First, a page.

It's not a dead pitch | india | Hindustan Times
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It's not a dead pitch

It may be a false dawn, but the present shift in Indo-Pak diplomacy is worth watching out for.

india Updated: Mar 30, 2011 20:59 IST

There may be something more substantive in cricket diplomacy than face paint, flag-coloured T-shirts after all. The spirit of Mohali seems to have helped the home secretaries of India and Pakistan to move beyond the barrier of 26/11. Islamabad's agreement to allow an Indian commission looking at the Mumbai attacks to visit Pakistan — if it goes beyond the principle stage — goes beyond Pakistan's past intransigence. New Delhi has responded by agreeing to share information about the Samjhauta Express attack and other cases of 'Hindutva' terrorist activity. These are small steps, and so far all on paper, but constructive when compared to the spectacular diplomatic failures of the past few years. The real question is whether this positive attitude reflects a consensus within the politico-military leadership of Pakistan that the time has come for a meaningful dialogue with India. This is yet unclear and will determine whether 'cricket diplomacy' will end as abruptly and comprehensively as World Cup fever.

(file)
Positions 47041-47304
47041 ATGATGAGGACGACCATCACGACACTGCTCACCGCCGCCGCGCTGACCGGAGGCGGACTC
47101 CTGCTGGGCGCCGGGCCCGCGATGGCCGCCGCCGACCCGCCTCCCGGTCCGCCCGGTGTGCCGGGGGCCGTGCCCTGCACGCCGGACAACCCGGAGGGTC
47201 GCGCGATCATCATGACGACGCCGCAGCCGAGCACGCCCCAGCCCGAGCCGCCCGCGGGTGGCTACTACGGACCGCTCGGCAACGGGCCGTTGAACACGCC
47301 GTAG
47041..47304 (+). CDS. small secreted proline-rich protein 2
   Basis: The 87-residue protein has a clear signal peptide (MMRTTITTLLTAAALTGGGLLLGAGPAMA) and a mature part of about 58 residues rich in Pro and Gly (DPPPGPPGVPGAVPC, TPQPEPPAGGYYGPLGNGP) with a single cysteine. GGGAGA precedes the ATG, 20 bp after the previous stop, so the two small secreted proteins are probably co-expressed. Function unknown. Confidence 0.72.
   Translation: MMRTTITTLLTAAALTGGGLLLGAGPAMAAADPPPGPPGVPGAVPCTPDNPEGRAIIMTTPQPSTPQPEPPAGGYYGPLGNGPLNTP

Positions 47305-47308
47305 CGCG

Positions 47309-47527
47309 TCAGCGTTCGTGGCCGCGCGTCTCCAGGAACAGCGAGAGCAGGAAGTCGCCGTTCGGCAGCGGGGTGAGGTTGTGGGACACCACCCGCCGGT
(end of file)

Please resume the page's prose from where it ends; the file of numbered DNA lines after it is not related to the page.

The most important question is whether General Ashraf Kayani and his corps commanders have come to believe whether they should continue where Gen Kayani's predecessor, Pervez Musharraf, left off when it came to talks with India. It is possible. Gen Kayani seems to have believed that Pakistan's cards would improve if he delayed talks. That does not seem to happening. The United States will not withdraw from Afghanistan anytime soon. Pakistan continues to be wracked with internal terrorist problems, highlighted by recent high-profile assassinations. India's Kashmir problems have died down for now. If he has concluded time is not on his side, then the home secretaries talks may be a first step to a genuine dialogue.

For years Prime Minister Manmohan Singh has effectively argued that India must try and try again to seek better relations with its most important neighbour. The benefits of success would be almost incalculable and the costs of failure negligible. India can afford to suffer the odd symbolic setback given the trajectory of its future as compared to that of Pakistan. So far, his policy has been one of setbacks. And, to be fair, the larger Indian public has been unconcerned. The latest talks are incremental in their progress. They may yet be a false dawn. But compared to the cratered path of dialogue going back to the ill-fated Sharm el-Sheikh meet, the present shift in diplomatic winds is worth watching out for — besides all the excitement over cricket.